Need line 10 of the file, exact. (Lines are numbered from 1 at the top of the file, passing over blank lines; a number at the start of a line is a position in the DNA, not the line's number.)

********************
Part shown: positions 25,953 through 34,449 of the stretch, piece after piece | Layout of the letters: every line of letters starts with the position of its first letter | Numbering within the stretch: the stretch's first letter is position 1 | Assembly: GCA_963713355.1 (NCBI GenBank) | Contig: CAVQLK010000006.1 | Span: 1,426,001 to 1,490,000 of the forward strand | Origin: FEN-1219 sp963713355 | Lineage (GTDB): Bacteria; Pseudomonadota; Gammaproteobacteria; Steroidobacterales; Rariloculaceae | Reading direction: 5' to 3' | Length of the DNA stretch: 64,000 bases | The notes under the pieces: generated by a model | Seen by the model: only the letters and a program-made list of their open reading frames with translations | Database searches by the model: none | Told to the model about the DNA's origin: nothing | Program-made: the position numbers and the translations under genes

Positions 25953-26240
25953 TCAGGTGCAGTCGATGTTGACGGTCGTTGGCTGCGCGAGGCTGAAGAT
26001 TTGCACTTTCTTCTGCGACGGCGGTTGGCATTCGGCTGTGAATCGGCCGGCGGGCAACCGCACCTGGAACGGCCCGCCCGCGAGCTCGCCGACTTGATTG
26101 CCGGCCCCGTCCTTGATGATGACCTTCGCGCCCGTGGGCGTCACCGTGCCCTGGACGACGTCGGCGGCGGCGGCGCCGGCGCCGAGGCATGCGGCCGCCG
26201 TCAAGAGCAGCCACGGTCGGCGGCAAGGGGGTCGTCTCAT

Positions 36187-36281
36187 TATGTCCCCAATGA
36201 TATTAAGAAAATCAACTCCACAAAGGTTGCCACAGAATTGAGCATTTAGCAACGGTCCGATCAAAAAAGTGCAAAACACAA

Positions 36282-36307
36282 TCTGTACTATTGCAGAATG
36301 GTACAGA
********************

Positions 36282-36307